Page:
Let's all go do something nice for some one else today!

Friday, October 10, 2014

Beauty In The Chaos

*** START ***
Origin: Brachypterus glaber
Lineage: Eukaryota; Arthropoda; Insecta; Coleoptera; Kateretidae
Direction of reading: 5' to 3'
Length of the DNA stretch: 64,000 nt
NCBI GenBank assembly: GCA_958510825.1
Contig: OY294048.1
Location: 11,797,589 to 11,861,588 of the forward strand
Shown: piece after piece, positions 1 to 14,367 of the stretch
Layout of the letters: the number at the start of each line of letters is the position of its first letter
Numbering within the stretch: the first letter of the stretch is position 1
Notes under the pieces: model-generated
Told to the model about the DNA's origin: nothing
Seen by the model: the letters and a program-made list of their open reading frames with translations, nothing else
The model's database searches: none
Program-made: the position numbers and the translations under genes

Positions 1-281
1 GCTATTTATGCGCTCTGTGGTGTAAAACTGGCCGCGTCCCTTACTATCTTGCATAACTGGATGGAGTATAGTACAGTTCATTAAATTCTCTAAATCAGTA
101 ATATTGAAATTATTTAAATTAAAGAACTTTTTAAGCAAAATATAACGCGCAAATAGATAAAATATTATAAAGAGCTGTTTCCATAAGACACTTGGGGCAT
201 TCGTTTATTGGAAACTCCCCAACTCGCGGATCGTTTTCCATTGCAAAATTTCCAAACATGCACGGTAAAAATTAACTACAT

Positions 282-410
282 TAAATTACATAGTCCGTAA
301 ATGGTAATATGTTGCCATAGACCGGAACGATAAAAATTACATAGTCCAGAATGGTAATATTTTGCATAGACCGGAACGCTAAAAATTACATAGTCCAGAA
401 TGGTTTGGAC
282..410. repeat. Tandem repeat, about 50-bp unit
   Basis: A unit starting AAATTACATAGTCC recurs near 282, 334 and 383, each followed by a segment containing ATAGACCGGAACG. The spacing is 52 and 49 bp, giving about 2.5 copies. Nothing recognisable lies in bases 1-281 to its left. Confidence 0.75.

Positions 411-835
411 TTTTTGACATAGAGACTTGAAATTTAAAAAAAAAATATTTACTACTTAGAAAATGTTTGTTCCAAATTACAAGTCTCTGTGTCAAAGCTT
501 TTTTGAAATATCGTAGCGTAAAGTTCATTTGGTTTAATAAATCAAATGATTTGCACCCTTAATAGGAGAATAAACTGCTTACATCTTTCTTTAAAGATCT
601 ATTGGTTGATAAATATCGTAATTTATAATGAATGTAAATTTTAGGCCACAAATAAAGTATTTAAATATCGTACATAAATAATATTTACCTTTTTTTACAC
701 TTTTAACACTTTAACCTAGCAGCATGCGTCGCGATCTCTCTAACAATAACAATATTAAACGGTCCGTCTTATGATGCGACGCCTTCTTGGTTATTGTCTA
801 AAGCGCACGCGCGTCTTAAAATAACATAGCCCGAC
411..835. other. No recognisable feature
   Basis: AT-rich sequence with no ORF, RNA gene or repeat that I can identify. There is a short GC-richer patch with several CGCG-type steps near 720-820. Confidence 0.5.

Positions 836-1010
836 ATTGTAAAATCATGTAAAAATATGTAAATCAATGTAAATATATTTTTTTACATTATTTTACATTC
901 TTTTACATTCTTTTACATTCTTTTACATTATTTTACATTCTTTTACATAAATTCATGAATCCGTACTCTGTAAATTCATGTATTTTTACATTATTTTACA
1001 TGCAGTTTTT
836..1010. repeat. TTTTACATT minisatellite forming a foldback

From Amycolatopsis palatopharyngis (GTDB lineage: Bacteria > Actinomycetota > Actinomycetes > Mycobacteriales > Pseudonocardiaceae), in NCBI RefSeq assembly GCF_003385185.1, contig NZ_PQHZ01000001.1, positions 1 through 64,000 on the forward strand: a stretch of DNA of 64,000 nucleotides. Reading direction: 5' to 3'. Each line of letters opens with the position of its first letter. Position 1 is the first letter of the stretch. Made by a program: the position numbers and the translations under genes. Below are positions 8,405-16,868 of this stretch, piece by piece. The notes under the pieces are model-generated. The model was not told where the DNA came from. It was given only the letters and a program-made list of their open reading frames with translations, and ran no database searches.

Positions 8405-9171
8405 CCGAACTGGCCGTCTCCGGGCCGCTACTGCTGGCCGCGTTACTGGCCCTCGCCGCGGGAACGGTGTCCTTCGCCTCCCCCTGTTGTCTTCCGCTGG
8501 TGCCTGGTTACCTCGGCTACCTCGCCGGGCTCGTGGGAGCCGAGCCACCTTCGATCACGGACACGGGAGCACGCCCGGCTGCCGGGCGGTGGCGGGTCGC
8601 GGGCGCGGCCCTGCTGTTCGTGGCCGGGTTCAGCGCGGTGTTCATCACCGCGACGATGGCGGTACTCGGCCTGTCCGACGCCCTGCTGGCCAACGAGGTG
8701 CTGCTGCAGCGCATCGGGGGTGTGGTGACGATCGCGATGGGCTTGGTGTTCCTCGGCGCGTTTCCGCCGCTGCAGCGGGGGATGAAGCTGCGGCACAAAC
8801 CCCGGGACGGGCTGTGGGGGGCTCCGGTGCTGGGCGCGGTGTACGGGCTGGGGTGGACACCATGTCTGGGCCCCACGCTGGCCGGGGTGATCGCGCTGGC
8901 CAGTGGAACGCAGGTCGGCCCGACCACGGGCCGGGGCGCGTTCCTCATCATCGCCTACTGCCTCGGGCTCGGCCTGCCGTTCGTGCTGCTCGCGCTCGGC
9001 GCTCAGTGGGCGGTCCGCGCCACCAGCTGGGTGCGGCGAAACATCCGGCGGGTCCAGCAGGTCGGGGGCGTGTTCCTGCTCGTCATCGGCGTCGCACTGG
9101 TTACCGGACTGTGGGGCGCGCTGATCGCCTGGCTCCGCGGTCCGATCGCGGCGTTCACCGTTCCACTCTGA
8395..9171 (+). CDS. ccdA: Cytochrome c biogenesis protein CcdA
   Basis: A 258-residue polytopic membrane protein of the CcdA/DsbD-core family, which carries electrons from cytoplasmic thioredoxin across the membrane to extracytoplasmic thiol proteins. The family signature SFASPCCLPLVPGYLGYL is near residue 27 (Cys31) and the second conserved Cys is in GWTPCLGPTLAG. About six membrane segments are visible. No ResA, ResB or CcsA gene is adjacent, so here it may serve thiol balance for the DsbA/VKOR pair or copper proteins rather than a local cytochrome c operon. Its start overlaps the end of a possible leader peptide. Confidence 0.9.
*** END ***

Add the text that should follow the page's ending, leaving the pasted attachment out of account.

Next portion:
The house is quiet.  You're sound asleep, exhausted from the day's events.  Suddenly, the silence is shattered by your toddler's cries.  The mommy gene immediately kicks in and you jump out of bed faster than a Cheetah chasing it's dinner. You hurry down the hall to your child's room and she is sitting in her bed crying.  "It's okay, baby," You say in a soothing voice.  "What's wrong?"  In a weepy tone she says, "Chickmunks."  You're "Oh, baby, it's okay," face quickly turns into an "are you kidding me, here, kid?" face.  "No, sweetie, you can't watch the Chipmunks.  It's bed time.  You need to go to sleep."  In a beautiful and perfect world your child would smile at you and say, "Okay, mommy," roll over, and go back to sleep. Let's face it, this world is far from perfect and a toddler awake in the middle of the night rarely equals beautiful.  Her mouth opens wide and you brace yourself for the horrible sound you know is coming. She screams as if you are trying to hurt her, "CHICKMUNKS!"  You sigh and lovingly rub her arm. "No.  It's bedtime," you tell her.  Her screaming quiets and you breathe a prayer of thanks that she has calmed down, hasn't woken up her father or brothers, and is going back to sleep. She looks up at you and in a pitiful little voice says, "Candy?"  Ugh. "No, honey, you can't have candy.  It's 1:00 in the morning.  You need to go to sleep."  Oh no!  Here it comes again.  Her mouth forms a frown and then quickly opens, widening, and suddenly your ears are ringing.  She is screaming again.  "CANDY!"  Really?  "Okay, kiddo. That's it.  You may not watch TV.  You may not have candy.  You MAY, however, go to sleep like a good girl. You can watch Chipmunks tomorrow.  Okay?"  You breathe a sigh of relief as her mouth closes, she wipes her eyes and nods. "Hug and kiss," she says.  You lean down and hug her. "One, two, three," she says.  You say, "Okay, one . . ." (she laughs) "two . . . three!" At three she opens her arms wide, releasing her hug and smiles up at you.  You place her favorite stuffed animal by her side and tuck her in.  Then you hurry back to your own warm bed.